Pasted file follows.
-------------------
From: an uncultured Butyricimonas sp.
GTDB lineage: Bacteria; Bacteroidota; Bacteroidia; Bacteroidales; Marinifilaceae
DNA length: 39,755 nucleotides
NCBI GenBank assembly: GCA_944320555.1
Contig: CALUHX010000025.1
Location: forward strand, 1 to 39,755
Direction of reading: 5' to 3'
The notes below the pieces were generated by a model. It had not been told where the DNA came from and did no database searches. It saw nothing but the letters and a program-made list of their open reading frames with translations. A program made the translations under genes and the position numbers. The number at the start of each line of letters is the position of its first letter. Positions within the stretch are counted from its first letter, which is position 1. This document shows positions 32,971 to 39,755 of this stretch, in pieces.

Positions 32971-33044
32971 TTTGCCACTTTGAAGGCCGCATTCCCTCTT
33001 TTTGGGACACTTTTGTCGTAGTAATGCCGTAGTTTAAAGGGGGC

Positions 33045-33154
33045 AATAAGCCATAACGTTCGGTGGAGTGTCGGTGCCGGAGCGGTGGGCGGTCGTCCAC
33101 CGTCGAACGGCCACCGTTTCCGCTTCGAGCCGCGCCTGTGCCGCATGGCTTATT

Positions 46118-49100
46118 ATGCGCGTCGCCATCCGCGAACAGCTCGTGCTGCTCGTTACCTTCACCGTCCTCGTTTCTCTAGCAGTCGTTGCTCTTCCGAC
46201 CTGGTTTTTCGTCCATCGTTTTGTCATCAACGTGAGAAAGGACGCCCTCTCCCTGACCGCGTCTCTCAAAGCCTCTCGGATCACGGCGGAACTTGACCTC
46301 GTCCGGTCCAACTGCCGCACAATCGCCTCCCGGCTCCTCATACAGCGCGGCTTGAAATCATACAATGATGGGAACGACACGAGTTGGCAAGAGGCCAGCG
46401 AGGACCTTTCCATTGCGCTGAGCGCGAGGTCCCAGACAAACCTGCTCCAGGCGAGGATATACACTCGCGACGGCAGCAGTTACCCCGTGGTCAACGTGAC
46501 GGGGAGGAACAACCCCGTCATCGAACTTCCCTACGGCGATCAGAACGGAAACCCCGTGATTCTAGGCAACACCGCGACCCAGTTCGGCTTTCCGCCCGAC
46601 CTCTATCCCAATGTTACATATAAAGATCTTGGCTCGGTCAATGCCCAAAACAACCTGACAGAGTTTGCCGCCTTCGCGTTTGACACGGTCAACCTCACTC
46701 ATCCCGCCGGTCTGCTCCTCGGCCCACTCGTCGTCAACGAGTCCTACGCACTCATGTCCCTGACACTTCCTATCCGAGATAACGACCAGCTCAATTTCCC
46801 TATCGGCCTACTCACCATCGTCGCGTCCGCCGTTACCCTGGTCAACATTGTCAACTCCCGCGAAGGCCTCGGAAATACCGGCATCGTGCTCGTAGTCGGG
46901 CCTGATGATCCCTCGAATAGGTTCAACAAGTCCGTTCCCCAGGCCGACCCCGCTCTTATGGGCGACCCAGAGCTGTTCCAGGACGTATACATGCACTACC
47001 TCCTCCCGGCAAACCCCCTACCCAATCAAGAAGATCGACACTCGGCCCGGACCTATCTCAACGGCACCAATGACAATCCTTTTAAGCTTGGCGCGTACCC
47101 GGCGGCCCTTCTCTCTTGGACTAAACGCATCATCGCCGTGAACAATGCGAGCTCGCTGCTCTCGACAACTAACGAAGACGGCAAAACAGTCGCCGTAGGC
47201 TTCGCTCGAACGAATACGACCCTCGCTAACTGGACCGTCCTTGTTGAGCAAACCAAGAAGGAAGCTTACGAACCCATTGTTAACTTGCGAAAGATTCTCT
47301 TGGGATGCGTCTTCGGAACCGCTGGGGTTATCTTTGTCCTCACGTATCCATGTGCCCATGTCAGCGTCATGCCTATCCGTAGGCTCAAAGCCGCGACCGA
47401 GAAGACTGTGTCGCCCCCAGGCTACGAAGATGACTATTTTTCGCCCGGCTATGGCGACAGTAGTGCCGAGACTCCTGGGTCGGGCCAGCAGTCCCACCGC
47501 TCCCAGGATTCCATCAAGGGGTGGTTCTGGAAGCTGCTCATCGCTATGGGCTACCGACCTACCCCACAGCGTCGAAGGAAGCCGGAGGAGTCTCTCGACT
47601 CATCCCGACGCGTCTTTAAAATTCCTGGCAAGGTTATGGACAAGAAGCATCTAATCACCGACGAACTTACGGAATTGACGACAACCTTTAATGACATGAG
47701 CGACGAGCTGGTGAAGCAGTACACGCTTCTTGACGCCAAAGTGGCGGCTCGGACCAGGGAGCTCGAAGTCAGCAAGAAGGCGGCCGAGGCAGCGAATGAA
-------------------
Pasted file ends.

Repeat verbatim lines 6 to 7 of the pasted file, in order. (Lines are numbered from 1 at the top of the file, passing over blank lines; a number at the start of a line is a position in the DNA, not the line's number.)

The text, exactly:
Location: forward strand, 1 to 39,755
Direction of reading: 5' to 3'